Primary prevention intervention mainly entails the introduction of a health education program to persons for each specific age group. Getting access to good information about HIV/AIDS is considered to be an early priority for primary prevention (Biesma, Brugha, Harmer, Walsh, Spicer, & Walt, 2009). Health care practitioners and advisors are required to address counseling needs. Health promotion through education addresses the issue of stigma faith focus on minorities such as transgender persons and the gay community. Addressing stigma issue increase the rate of HIV/AIDS testing among these communities, promote early commencement of HIV/AIDS treatment.
Patients who are first diagnosed with HIV/AIDS face complications and fear in accepting their situation and telling others about their condition (Biesma et al., 2009). Education programs and patient counseling addresses stigma in both infected and affected persons. A suitable intervention offers much-needed social support to HIV/AIDS infected persons. It is important to monitor these interventions.
HIV/AIDS Education Program Plan
The core areas underlying this health education plan for HIV/AIDS infected patients include the following. The HIV/AIDS education program focuses on specific target population age-groups based on the risk of HIV/AIDS exposure. The target population is characterized by health disparities and critical disproportion co-factors of HIV/AIDS transmission risk. Young people between the ages of 15years to 29 years are at higher risk attributed to the fact that it comprises more than two-thirds of new diagnoses (Castillo-Chavez, 2013). The gay community is another high-risk age group regarding HIV/AIDS infection. The education plan takes into account these disparities based on transmissions; thus the program focuses on young people and the gay community. This HIV/AIDS education program shall be patient-oriented for persons with HIV/AIDS infections. HIV/AIDS education program goals are achieved through the coordination of educational teaching activities with multiple entities both governmental and non-governmental. Innovative and effective patient-centered HIV/AIDS initiatives are highly utilized. Program execution will mainly focus on improving efficiency and effectiveness and synergistic use of available resources.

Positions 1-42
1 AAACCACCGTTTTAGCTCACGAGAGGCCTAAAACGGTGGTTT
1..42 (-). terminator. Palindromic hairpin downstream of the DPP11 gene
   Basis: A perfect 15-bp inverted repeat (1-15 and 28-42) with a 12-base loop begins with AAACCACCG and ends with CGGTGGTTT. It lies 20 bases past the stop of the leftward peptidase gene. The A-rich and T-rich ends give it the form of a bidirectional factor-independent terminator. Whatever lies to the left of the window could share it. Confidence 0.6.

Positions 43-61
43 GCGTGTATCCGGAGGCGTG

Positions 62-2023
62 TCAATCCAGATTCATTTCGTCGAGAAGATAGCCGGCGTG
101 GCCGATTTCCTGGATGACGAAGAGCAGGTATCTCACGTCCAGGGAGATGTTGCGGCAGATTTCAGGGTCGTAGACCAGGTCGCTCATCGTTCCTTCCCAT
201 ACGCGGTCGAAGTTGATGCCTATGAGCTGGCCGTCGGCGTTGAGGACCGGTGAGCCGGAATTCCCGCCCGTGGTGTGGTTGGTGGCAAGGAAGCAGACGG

A comprehensive public health approach model is used for this HIV/AIDS education program. Primary, secondary, and tertiary interventions are utilized in priority areas at multiple levels. The coordinators and working group comprised of senior HIV/AIDS health educators with experience in areas such as behavioral health, clinical care, urban and global health. Principal consultants are assigned to key priority areas based on the target population demographics. The program will implement HIV/AIDS patient-centered initiatives focused on all levels of prevention intervention. Multiple levels of influence and engagements in health education programs involve; patients affected by HIV/AIDS, public health leaders, advocates, researchers, and activists who are key major participants in this program (Schwartländer, Stover, Hallett, Atun, Avila, Gouws, & Investment Framework Study Group, 2011). This HIV/AIDS education program is dynamic and flexible therefore subject to adjustment and change to meet HIV/AIDS infected person needs.
Tailoring Program Interventions